But the blow has been dealt, and God has won
And the universe rings with the echoes of Jesus’ words 2,000 years ago:
IT IS FINISHED. (John 19:30)
Now we can say honestly, with Paul,
“But thanks be to God, who always leads us as captives in Christ’s triumphal procession and uses us to spread the aroma of the knowledge of him everywhere”
(2 Cor. 2:14)
1. Remember that God is singing over you.
And who’s to say that Tenth Avenue North didn’t tap into something real in their songwriting here? God is singing over you, joyfully, and triumphently—but the one who won the war still fights for us in the present battles we face in this world. So, when you have no song to sing, maybe it’s worth listening to his.
2. Let God quiet you by his love;
he will no longer rebuke you.
Controversial? For the legalist, absolutely. And I am a recovering one, as you can see from my uneasiness in the face of full forgiveness. But God is not lying to his people here, and this is clearly a Christ-promise. Become very acquainted with the grace paul spoke of in Romans 5:1. “Therefore, since we have been justified by faith, we have peace with God through our Lord Jesus Christ.” If you have come to Christ desperate and helpless, trusting only him for forgiveness, and seeking his power to change, this peace is yours for the taking—don’t settle for cheap contentment with sin, but seek the true rest that comes from a life reserved for God.
God’s love is one of those things in this world which human beings have not been given the ability to understand completely. But we are called to stretch. To stretch our hearts and minds so that we may get a taste of “how wide, how long, how high, and how deep his love is,” and begin to “experience the love of Christ, though it is too great to understand fully. Then [we] will be made complete with all the fullness of life and power that comes from God.” (Ephesians 3:18-19, NLT).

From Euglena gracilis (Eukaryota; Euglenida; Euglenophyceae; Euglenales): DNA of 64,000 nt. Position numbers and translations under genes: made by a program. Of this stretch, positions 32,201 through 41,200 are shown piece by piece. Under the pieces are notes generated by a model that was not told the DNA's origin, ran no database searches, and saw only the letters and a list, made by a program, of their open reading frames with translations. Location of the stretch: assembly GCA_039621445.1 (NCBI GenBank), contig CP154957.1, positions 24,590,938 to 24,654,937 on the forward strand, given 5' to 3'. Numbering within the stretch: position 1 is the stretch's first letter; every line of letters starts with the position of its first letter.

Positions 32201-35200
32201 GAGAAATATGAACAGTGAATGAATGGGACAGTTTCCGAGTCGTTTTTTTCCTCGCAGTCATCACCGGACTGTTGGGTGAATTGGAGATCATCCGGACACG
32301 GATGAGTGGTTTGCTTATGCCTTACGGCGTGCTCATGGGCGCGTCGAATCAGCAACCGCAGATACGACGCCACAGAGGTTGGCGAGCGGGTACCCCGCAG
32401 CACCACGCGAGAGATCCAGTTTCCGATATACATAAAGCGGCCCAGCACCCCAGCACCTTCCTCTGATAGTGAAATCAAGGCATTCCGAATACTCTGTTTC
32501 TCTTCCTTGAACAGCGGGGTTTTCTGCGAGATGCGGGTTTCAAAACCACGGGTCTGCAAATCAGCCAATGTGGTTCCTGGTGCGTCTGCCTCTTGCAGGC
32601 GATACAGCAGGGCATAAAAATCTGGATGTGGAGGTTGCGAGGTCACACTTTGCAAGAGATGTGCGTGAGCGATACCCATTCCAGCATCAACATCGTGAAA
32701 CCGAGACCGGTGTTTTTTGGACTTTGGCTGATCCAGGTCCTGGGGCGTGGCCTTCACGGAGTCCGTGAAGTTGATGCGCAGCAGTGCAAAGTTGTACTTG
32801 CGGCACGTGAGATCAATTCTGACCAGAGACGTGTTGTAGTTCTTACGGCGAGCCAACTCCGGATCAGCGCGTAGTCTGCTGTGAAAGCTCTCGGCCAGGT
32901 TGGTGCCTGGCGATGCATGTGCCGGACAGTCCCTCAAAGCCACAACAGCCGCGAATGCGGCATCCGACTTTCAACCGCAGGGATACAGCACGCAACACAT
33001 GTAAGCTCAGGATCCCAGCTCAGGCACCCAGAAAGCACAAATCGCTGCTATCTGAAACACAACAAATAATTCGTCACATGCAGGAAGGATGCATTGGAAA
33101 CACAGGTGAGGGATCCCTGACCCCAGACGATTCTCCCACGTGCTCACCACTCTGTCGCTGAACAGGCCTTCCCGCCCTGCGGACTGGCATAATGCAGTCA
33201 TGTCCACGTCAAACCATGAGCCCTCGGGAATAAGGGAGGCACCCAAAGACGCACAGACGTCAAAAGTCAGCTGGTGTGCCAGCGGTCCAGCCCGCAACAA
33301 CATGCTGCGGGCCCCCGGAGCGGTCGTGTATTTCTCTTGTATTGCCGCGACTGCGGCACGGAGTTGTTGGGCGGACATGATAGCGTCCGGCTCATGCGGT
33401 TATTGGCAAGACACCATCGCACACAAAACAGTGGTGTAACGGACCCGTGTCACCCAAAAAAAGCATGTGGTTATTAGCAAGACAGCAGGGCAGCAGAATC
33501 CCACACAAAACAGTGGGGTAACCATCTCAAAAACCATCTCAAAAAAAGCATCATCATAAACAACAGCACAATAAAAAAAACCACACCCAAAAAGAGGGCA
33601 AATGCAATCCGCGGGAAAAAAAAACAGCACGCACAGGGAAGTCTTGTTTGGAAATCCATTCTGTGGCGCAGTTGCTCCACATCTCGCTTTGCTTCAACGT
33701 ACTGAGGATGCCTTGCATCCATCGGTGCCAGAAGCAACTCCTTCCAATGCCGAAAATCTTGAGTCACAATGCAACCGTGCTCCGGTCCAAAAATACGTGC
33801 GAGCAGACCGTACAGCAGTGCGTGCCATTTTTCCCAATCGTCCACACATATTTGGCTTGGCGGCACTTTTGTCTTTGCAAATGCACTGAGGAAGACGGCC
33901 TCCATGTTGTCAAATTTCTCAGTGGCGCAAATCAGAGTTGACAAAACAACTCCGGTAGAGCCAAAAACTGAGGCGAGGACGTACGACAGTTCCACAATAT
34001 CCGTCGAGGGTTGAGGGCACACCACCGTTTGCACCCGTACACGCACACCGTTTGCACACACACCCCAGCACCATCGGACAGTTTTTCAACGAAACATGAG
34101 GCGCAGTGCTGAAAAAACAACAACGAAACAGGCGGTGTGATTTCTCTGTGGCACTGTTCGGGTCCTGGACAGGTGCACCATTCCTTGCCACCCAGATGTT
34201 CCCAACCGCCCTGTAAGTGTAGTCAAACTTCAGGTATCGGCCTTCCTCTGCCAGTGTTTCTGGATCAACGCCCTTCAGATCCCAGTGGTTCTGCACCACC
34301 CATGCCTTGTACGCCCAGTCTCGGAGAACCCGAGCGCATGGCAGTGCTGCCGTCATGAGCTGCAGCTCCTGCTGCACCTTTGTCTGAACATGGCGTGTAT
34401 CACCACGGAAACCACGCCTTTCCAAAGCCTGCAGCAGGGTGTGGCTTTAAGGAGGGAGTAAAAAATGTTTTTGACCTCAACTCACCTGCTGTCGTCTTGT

3. Most importantly, let God save you with all his might.
This past Sunday at church, our young-adults pastor spoke on John 6, and what it means to believe. He used the incredible analogy of skateboarding to illustrate the kind of faith that Jesus calls us to as Christians. This kind of faith is to put one’s full weight on something. I don’t know about you, but I feel pretty heavy most of the time, and there are things in my life that I doubt that Jesus could bear the whole weight of. But he wants me to fall on him, as heavy as I am.
This place, and, in a sense, this place alone, is where the power of God’s saving grace can lead to a full experience of him in our lives. He loves us, but it’s up to us to let him touch us in our most hidden areas—not in an abusive way, but as one would care for someone holistically in need of healing and embrace.
So fall on him.
Even if you fall like the tallest tree in the forest, fall. There’s a reason why falling is used to test one’s trust.
I don’t expect people to trust me with those kinds of things cause, as clumsy as I am, I would probably catch them and then drop them even worse.
But Jesus is not clumsy.
He has the best resume when it comes to the caring-for-literally-everything business. And people far more messed up than you have trusted in him, and get this: even David, the guy whose record before God included adultery and murder, could honestly say
“No one who trusts in you will ever be disgraced”
(Psalm 25:3, NLT)
That is a tall order…
Really? Like, you’re saying, if I throw myself on Him, I’ll be able to look back at that decision without the smallest regret—like not even a doubt?
That’s exactly what I’m saying.
What may be true for everyone else in the universe is not necessarily true for God. That’s why we praise his holiness; his uniqueness. Let God be true, and every man be made a liar. HE WILL NOT LET YOU DOWN.
To close, here’s a meditation from the beloved hymn, “A Mighty Fortress Is Our God” by Martin Luther, written back in 1529.
(Goofy sing alongs are permitted)
Did we in our own strength confide, our striving would be losing;
Were not the right Man on our side, the Man of God’s own choosing:
Dost ask who that may be? Christ Jesus, it is He;
Lord Sabaoth, His Name, from age to age the same,
And He must win the battle.